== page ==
The One I Love is not like the other romantic comedies you may have seen. That’s because romance is overshadowed by the creepiness and whimsy of what could have been a simple Twilight Zone episode. In what might be one of the most original films of the year, The One I Love is relentless in its twists and compelling with its challenging plot.
Ethan (Mark Duplass) and Sophie (Elizabeth Moss) are seeing a therapist (Ted Danson) after Ethan cheated on Sophie. The two reminisce about a time when they were more adventurous together. The therapist recommends for the two to spend a weekend at a cottage to rekindle the excitement they once enjoyed. After a lovely first evening, Sophie curiously wanders over to the cottage’s guest house. She finds and un-nests some Matryoshka dolls, but is then found by Ethan, and two make love. Sophie returns to the cottage shortly afterwards to find Ethan sleeping on the couch. Ethan doesn’t recall having sex with Sophie, leading to yet another argument, and Ethan storming out of the cottage to sleep on the couch in the guest house. In the morning, Sophie is seems to have forgotten the spat the night before and is making bacon for breakfast, which Ethan knows that Sophie doesn’t like.
The One I Love uses doppelgangers to represent the desirable attributes that Ethan and Sophie once had for each other. Guest House Ethan is active, confident, and knows what to say and when to say it. Guest House Sophie is much more of a homemaker and a “whatever you like” kind of gal who’s ready to laugh at anything Ethan says. The real Ethan and Sophie are easily charmed, but are instantly curious to where further interactions could go. But there are rules to how the guest house portal works, which the two are learning little-by-little. Ethan and Sophie also create their own rules of engagement to prevent jealousy or other unanticipated consequences.
Directed by Charlie McDowell and produced by the loveable but introspective Duplass Brothers, The One I Love fuses magical realism and romantic comedy for an original plot that asks if the desirable attributes of these doppelgangers are the ideals these two are seeking. McDowell knows how to express these binary oppositions, when normality exists and when we are in the other portal. Even the soundtrack matches the different scenarios, with electronic sci-fi when something weird occurs and conventional upbeat tempos when normality exists.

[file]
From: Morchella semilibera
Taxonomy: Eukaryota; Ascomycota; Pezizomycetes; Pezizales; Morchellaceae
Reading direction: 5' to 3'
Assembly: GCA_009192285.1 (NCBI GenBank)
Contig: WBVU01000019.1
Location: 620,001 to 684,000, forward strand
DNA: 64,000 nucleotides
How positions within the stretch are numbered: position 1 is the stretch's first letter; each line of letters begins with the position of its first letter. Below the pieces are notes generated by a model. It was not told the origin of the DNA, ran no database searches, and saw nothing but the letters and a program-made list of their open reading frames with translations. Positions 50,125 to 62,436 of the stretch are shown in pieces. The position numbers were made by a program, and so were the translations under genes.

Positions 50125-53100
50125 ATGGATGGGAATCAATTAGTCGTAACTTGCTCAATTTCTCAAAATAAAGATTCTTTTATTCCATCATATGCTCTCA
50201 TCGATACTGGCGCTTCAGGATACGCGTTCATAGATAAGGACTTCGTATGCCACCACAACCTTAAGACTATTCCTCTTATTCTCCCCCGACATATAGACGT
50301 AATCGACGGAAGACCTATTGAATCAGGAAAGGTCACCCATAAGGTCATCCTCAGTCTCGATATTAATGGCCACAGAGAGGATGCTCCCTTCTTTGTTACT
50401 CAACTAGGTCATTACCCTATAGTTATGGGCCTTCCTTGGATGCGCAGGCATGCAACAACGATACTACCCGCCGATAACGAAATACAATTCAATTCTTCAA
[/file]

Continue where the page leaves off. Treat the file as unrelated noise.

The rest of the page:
The film is a lesson in efficient, low-profile filmmaking. Only two principal performers are in the film, Duplass and Moss, with Danson making an early cameo. What’s left are two actors and an incredibly solid and engaging script. Gone are the lovey-dovey, vomit-inducing cuddling scenes and slice-of-life happiness the two both desire. Instead they are introduced to their ideal partners; more giving and attentive to their lover’s needs. Like Woody Allen’s The Purple Rose of Cairo, these doppelgangers are mirages, and the idyllic romance they offer will disappear once the real Sophie and Ethan leave the guest house.
The comedy of The One I Love seldom provokes chuckles, but the environment and situation tickles you as the film gets creepier as Sophie and Ethan test how far they can go with their doppelgangers. There’s also a fair amount of unanswered questions; answers that would only ruin the theme of surprise as two are clearly trying to re-ignite their romance. One scene has Sophie recalling a time when the two were at a magic show, and Ethan explained each trick to the surrounding audience members as the trick was happening, spoiling the experience for everyone. The One I Love isn’t the first film to explore the waning interest of a married couple, but how it tackles the premise is impressive, fun, and astoundingly unique.